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Six Principles for Assuring Quality in e-Learning

By , quality assurance specialist

Michelle KenoyerKenoyer

To the right is an approximately 70-year-old photo of my grandmother when she was in her early twenties. During World War II, she served in the U.S. Army Ordnance Corps as a quality-assurance inspector. Based on her stories and recollections, her role required that she examine and recommend improvements for the safety and working conditions of U.S. Army facilities stateside. From time to time, she used a special tool to measure and test the safety and efficacy of hand grenades. It was important for inspectors like her to ensure that not only were the grenades safe for Army soldiers to transport, but also that they deployed properly when the pin was pulled.

I suppose this attention to quality runs in the family. While I cannot possibly compare the relative ease and comfort of working as a quality assurance (QA) specialist in the e-learning and training field to my grandmother’s more dangerous responsibilities during wartime, I do believe the role of QA in developing training materials, including e-learning, is critical.

e-Learning professionals like me likely do not put ourselves in dangerous situations like my grandmother and her fellow Corps inspectors did during World War II, but the quality and soundness of the e-learning courseware we produce can be life-saving. At Allen Interactions, our teams have delivered custom e-learning for a client whose goal is to eliminate deaths and injuries at railroad crossings. We’ve also developed sophisticated simulation-based courseware to prepare law-enforcement professionals to identify and respond to terrorism and gang violence in their cities. Truly, the responsibility of creating accurate, engaging, and interactive training materials for audiences whose vocations center on life-or-death situations underscores our company’s fundamental philosophy of developing e-learning that is meaningful, memorable, and motivational.


e-Learning QA is somewhat different from―or rather an extension of—traditional Web-based QA. Quality assurance for e-learning involves the usual hunt for defects in functionality, layout, media, content, usability, accessibility/508 compliance issues, and platform, but also a unique learnability component. Learnability in an e-learning context means something different. Effective e-learning QA specialists will also evaluate courseware from the intended learning audience’s perspective. As Dr. Michael Allen observes in his book, Successful e-Learning Interface, do the activities provide an optimal interface that maximizes the impact of the learning experience? Specifically, he points out (and I’m paraphrasing), do the e-learning activities have enough challenge to instill a sense of confidence and accomplishment without being “too easy”? Are the activities themselves engaging and appealing? Is feedback given appropriate for both the learning context and the actions the learner chooses during the activities? Moreover, does any component of the e-learning present any obstacles that prevent learners from achieving their performance goals?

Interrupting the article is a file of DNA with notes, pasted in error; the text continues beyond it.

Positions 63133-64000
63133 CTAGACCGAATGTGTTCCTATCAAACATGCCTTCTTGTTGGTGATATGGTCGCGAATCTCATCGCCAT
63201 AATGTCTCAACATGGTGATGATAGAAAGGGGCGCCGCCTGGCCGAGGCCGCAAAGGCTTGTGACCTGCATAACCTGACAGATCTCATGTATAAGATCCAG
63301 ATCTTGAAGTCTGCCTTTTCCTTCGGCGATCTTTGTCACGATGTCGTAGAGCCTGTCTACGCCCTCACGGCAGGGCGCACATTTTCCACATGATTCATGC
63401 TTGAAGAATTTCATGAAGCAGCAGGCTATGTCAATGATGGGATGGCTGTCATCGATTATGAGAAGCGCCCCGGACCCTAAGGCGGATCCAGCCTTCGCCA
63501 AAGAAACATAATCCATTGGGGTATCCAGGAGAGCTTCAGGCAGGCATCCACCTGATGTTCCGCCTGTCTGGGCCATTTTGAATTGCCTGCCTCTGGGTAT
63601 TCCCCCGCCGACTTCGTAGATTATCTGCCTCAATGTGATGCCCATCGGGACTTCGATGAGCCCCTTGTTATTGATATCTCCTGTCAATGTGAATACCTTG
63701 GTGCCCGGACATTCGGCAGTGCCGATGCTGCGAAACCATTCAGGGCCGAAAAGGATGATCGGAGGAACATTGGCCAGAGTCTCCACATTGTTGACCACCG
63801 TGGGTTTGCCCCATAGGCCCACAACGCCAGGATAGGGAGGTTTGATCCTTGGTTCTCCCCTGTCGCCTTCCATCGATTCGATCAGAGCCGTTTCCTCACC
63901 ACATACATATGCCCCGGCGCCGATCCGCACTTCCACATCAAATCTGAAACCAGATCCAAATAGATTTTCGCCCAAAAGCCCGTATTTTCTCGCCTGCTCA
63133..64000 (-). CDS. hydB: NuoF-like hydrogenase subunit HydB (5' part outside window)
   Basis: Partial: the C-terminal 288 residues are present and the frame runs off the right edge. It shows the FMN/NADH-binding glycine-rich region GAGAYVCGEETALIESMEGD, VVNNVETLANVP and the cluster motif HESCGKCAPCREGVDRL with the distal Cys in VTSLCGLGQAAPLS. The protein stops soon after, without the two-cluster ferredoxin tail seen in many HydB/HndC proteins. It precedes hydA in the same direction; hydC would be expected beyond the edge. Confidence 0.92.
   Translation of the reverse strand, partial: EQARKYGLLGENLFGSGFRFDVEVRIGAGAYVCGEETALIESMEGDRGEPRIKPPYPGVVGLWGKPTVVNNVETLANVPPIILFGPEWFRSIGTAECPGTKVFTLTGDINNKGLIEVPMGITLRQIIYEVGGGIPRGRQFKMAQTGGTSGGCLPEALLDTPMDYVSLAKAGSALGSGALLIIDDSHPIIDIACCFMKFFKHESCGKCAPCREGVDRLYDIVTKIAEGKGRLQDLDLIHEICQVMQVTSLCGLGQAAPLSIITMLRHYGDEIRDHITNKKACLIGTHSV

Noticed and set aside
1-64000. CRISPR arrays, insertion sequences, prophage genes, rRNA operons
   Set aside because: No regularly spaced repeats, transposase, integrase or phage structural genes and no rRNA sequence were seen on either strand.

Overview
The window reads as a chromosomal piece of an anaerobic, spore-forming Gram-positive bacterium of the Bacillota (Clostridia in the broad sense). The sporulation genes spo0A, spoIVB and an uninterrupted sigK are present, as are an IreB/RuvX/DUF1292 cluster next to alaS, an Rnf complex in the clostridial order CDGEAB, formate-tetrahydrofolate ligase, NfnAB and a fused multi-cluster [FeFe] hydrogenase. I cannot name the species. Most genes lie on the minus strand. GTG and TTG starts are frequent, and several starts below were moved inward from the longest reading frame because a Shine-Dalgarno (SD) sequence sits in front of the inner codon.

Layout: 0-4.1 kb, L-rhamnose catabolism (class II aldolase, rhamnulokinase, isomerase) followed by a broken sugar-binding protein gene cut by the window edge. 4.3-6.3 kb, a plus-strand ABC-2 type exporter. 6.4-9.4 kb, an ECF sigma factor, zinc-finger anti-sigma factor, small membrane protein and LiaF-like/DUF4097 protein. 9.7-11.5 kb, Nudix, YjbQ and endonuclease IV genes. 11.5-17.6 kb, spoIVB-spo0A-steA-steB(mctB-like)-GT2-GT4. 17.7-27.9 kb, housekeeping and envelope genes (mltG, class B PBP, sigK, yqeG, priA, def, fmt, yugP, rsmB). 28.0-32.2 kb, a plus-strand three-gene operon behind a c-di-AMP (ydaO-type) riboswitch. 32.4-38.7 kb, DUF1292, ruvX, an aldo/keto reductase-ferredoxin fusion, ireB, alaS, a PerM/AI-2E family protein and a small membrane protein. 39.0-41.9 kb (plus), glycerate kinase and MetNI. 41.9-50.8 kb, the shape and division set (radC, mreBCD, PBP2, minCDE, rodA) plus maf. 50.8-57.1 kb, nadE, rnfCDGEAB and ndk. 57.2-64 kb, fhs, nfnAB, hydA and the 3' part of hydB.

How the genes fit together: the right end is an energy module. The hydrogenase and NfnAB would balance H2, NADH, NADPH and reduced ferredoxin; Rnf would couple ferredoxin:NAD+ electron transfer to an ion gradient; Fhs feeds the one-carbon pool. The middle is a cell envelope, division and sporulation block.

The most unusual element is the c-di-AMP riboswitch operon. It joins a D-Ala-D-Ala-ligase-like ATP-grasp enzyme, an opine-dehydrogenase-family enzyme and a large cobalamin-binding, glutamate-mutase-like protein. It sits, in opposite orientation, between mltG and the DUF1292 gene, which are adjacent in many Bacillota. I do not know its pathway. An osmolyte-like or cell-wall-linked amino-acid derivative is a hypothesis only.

Learner Acceptance Testing (LAT)

Learner Acceptance Testing (LAT) taking place on a sample of actual learners from the target audience can uncover many of these learnability issues, as well as other quality assurance issues that may have been (unintentionally!) overlooked during the rigorous iterations of in-house QA. However, QA specialists need to be learner advocates on the frontlines to proactively lessen these issues. This allows the learners participating in the LAT sessions to get the most out of the experience, with fewer distractions and obstacles in their way. In fact, QA analysts who specialize in e-learning must be advocates for all learners, LAT and beyond, who engage in your organization’s e-learning activities and (hopefully!) reap the benefits from them.

When implementing and conducting effective e-learning QA as a learner advocate, keep these six basic principles in mind:

  1. Implement QA as a continuous part of the development process. Be active and attentive in QA at all phases of a project. More often than desired, QA for any Web-based product falls at the tail end of a product’s development. Worse yet, it sometimes doesn’t take place at all when projects run over schedule or budget, or if QA has not been implemented as part of the overall development plan from the outset.